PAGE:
Canadians’ purchasing power declined further last month as wages were overtaken by an annual inflation rate that topped 5% for the first time in more than 30 years.
The annual inflation rate rose to 5.1% in January, compared with a gain of 4.8% in December, Statistics Canada reported on Wednesday, pushed up by prices for housing, gasoline and groceries.
Over the same period, wages rose 2.4%, a purchasing power gap exacerbated by rising costs of basic necessities like food that often hit low-income households the hardest.
Tu Nguyen, an economist at accounting firm RSM Canada, said households were already looking for ways to buy more with less, either by switching to discount stores or opting for cheaper protein instead of beef, chicken and fish which all saw faster price increases in January. compared to December.
“The more people have to spend on food, shelter and gasoline, all essential items, the less they will have to spend on discretionary items such as entertainment and travel,” Nguyen said.
“Obviously, with higher prices and wages not keeping up, households may have to cut back on spending and that in turn could hurt economic growth.”
The pressure on households is expected to worsen in the coming months as the drivers of January inflation continue.
Gasoline prices rose 31.7% last month compared to January 2021, amid growing concerns over global oil supplies linked to the threat of Russian military action against Ukraine .
Excluding gasoline prices, Statistics Canada said the annual rate of inflation would have been 4.3% in January, which the agency said was the fastest pace on record.
BMO Chief Economist Douglas Porter said gasoline prices are on the rise again this month, meaning Canadians shouldn’t expect relief when the report on the February inflation will be published.
Grocery prices in January rose 6.5% year over year – the largest annual increase since May 2009 – due to higher shipping costs linked to chain problems global supply.
Food prices are expected to rise in February due to protesters blocking major border crossings and the sharp rise in dairy prices earlier in the month, CIBC senior economist Andrew Grantham said.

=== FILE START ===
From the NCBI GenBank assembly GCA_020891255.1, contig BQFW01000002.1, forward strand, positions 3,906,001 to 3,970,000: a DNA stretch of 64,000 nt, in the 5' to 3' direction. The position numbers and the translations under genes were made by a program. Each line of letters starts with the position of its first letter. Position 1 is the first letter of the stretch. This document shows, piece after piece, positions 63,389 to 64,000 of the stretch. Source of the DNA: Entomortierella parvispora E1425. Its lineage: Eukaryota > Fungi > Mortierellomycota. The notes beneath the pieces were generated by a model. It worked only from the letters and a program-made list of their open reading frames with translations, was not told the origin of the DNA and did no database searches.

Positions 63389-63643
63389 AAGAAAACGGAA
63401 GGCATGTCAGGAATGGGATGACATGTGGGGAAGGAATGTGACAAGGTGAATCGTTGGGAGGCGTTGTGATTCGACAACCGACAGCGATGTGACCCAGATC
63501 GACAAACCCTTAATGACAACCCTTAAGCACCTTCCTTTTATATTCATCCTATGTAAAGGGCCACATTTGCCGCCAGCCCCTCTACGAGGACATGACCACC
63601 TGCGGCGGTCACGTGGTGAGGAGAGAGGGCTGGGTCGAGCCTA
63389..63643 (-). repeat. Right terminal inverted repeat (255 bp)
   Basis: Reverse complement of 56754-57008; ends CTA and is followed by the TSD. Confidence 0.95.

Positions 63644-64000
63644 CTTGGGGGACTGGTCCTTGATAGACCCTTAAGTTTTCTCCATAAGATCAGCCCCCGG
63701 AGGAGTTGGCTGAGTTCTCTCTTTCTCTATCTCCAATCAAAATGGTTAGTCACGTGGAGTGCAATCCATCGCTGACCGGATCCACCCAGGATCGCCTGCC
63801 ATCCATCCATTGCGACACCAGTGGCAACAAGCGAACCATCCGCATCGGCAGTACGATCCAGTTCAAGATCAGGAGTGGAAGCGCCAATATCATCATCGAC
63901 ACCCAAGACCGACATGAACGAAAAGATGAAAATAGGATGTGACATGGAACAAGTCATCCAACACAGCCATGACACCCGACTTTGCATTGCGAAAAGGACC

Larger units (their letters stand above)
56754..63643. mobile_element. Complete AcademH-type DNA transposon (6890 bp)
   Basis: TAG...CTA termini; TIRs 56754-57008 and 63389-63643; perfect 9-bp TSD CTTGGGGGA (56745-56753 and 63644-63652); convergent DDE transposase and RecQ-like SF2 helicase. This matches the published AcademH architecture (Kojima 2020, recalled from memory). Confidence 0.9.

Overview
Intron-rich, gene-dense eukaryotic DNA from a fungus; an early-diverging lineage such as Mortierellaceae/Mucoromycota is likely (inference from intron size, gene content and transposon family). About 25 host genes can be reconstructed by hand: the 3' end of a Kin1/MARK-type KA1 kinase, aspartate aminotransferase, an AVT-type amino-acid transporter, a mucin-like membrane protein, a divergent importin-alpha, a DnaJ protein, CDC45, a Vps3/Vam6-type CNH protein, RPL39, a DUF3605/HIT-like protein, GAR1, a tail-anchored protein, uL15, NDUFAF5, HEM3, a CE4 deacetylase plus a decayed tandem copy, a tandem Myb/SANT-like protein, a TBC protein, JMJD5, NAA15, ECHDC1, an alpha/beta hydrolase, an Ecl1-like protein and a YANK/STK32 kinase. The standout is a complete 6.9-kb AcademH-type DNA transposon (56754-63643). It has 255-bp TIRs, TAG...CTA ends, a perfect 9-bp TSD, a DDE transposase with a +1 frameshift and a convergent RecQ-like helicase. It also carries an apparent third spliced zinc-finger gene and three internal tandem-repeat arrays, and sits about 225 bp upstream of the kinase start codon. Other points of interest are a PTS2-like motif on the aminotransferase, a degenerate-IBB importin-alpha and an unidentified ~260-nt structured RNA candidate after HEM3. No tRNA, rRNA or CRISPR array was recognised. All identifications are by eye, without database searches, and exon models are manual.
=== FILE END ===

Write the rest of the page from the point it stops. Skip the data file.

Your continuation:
Housing prices rose 6.2% year over year, the fastest pace since February 1990, due to rising new housing prices and rent increases. Canada’s hot housing market is expected to calm if the central bank raises rates, though Nguyen said hikes alone won’t solve the problem of low supply and high demand for housing.
The central bank has kept its benchmark rate at 0.25% since the start of the COVID-19 pandemic in March 2020, but recently abandoned its promise to keep the rate at emergency levels.
The Bank of Canada is expected to raise rates in its next scheduled interest rate announcement in two weeks, in what is likely the first of several hikes over the year aimed at calming inflation.
In a speech on Wednesday, Bank of Canada Deputy Governor Timothy Lane said the central bank still expects inflation rates to decline rapidly in the second half of the year, but noted that inflation could, once again, prove to be more persistent.
He said the bank would use its tools forcefully, if necessary.
“Any policy carries risk, but inaction is often more risky,” Lane said in the text of his speech. “It is important to take these risks, but it is equally important to fully understand them and to be transparent in communicating their nature.”
During an ensuing question-and-answer session with the University of Calgary’s School of Public Policy, Lane said senior banking officials would also assess the potential impact of border blockades on the economy when deliberations on the path of interest rates.
The average of the three measures of core inflation, which are considered the best indicators of underlying price pressures and closely monitored by the Bank of Canada, was 3.2% in January, up from 2.93% recorded in December.
According to Statistics Canada, this is the fastest pace recorded since August 1991.
—Jordan Press, The Canadian Press